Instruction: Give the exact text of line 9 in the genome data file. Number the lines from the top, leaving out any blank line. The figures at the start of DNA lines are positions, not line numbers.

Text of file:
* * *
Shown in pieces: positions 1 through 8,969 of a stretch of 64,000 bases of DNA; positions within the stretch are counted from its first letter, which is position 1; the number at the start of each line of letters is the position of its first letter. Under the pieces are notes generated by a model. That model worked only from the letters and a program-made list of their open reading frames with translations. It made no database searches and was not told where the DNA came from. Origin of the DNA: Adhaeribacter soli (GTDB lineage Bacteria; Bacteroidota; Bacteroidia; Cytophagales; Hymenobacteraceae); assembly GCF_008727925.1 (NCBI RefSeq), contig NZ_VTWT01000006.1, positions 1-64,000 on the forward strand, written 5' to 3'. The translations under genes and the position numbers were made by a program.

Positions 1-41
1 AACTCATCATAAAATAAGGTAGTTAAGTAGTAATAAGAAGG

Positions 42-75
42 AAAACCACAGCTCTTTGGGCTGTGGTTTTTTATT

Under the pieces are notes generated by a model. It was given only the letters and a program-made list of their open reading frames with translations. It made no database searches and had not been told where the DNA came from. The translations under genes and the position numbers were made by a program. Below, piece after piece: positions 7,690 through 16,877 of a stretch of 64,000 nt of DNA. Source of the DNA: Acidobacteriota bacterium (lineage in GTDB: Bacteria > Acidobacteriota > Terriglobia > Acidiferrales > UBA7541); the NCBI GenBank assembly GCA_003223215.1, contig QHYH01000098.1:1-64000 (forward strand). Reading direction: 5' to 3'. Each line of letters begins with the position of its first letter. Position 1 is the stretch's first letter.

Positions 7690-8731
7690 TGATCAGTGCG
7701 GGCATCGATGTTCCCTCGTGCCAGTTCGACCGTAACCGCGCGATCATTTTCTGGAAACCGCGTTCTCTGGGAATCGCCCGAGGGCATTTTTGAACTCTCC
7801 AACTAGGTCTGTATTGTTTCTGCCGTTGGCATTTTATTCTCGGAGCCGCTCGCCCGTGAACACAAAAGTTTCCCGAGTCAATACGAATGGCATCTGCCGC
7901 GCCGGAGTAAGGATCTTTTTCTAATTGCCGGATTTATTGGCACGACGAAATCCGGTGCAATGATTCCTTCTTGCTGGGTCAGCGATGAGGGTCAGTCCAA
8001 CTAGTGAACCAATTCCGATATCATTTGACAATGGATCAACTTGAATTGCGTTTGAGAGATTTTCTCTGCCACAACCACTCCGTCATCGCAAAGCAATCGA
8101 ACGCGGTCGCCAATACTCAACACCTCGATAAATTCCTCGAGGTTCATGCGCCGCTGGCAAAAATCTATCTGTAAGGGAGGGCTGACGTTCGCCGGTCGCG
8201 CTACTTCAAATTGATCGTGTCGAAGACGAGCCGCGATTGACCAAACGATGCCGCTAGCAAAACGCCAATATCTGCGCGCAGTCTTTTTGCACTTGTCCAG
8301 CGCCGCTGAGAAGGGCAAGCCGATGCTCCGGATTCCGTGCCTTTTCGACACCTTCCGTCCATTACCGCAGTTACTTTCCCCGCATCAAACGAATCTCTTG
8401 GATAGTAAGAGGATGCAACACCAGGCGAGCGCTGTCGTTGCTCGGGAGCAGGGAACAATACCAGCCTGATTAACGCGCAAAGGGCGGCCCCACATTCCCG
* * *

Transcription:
7701 GGCATCGATGTTCCCTCGTGCCAGTTCGACCGTAACCGCGCGATCATTTTCTGGAAACCGCGTTCTCTGGGAATCGCCCGAGGGCATTTTTGAACTCTCC